The move started in Australia, where bond futures fell heading into the market’s close to put modest pressure on Treasuries. At around the same time, there was a block sale of 10-year ultra bond futures, followed by a buyer of downside put options -- the hedging of which tends to weigh on the market. The three combined to tip 10-year Treasury futures through Thursday’s session low, which unleashed the wave of selling.
As many as 20,000 contracts changed hands in the next five minutes, the largest activity of the day. The speed and severity of the move left many traders perplexed, with volumes in the cash market comparatively modest.
The moves there were most pronounced in the benchmark 10-year tenor, with the yield curve steepening as two-year rates only rose as much as two basis points. European bonds followed Treasuries, with U.K. 10-year yields up five basis points to 0.79%.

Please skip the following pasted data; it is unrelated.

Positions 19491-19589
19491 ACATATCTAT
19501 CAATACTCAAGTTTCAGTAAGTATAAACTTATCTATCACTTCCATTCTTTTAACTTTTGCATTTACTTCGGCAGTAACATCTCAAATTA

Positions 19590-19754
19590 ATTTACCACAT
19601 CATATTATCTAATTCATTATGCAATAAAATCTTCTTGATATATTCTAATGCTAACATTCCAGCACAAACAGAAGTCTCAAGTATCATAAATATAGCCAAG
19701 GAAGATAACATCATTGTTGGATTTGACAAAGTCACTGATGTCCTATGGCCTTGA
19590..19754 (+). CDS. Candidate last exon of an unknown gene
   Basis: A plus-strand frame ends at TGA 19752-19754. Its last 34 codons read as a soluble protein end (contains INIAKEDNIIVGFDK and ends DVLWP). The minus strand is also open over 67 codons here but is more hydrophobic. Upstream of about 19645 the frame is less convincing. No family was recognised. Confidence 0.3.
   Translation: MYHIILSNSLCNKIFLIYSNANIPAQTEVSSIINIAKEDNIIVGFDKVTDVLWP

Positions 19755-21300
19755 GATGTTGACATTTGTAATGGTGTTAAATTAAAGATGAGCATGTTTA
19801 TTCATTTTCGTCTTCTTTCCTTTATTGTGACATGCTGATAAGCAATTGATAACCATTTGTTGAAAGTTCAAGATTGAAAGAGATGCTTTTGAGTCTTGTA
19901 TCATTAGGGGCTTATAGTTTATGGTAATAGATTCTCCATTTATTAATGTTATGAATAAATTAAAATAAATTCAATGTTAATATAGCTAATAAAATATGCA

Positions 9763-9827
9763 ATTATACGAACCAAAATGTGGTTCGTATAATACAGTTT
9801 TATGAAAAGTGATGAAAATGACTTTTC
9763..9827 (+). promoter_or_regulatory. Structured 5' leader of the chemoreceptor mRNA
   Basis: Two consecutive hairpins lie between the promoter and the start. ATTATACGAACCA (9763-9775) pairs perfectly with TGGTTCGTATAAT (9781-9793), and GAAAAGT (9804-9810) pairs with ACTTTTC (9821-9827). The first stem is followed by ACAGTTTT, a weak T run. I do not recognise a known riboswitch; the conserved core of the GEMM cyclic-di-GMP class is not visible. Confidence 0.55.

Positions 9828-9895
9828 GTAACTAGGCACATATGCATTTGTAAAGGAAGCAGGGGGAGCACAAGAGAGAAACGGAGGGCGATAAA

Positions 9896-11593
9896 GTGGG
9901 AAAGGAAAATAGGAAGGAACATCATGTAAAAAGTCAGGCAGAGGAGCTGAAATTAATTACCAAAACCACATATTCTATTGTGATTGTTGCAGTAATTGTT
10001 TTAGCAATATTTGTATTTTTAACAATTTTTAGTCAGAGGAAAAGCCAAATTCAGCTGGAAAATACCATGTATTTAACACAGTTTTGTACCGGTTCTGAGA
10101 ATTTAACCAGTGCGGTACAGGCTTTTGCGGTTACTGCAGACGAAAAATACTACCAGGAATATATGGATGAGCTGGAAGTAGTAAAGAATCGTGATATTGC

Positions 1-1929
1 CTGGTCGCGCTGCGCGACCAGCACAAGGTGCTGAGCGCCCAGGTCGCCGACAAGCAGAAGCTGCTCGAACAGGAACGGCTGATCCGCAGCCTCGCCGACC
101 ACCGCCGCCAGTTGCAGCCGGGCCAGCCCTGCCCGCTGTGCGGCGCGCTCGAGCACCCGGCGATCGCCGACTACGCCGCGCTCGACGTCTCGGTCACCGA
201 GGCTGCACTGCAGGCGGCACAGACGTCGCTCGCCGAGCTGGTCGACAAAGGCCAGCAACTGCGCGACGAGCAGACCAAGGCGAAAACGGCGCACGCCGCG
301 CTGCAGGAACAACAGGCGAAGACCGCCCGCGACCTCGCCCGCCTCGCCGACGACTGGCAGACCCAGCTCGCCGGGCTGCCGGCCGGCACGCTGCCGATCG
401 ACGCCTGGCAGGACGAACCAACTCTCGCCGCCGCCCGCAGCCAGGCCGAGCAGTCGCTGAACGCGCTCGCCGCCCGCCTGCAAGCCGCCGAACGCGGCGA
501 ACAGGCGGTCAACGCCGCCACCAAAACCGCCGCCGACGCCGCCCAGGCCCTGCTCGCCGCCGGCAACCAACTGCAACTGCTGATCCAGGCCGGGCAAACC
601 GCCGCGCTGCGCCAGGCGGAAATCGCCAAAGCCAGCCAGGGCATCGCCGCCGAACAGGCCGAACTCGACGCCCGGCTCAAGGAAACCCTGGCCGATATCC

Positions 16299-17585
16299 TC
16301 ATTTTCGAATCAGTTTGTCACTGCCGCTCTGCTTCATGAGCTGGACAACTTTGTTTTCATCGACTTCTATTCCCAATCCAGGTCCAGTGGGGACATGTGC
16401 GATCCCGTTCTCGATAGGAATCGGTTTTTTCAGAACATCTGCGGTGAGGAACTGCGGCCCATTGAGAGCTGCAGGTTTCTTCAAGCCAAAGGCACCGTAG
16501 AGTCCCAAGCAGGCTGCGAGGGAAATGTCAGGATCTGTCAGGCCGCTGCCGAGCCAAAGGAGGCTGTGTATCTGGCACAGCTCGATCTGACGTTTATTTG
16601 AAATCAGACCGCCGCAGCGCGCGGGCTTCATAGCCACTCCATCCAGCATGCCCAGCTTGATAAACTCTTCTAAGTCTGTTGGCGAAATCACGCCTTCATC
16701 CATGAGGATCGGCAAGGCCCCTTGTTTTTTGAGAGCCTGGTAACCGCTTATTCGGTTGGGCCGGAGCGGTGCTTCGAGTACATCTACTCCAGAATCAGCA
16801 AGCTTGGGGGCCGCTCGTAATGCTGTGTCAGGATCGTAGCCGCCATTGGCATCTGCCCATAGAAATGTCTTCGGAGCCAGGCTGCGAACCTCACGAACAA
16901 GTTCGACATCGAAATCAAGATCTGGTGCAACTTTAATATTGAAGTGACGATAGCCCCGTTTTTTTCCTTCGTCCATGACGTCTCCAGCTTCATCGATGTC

Macro traders make money by sniffing out logical inconsistencies and pushing them until they break. George Soros and his ilk pressuring the Pound’s ERM fix is one such notable example so are the small number of traders that correctly called the demise of the subprime markets.
These kinds of contrarian bets are aided by the fact that crowds thrive on contradiction. The biggest bull markets inevitably breed the biggest contradictions because outlandish forecasts are required to justify buying at extraordinary highs.Click HERE to subscribe to Fuller Treacy Money Back to top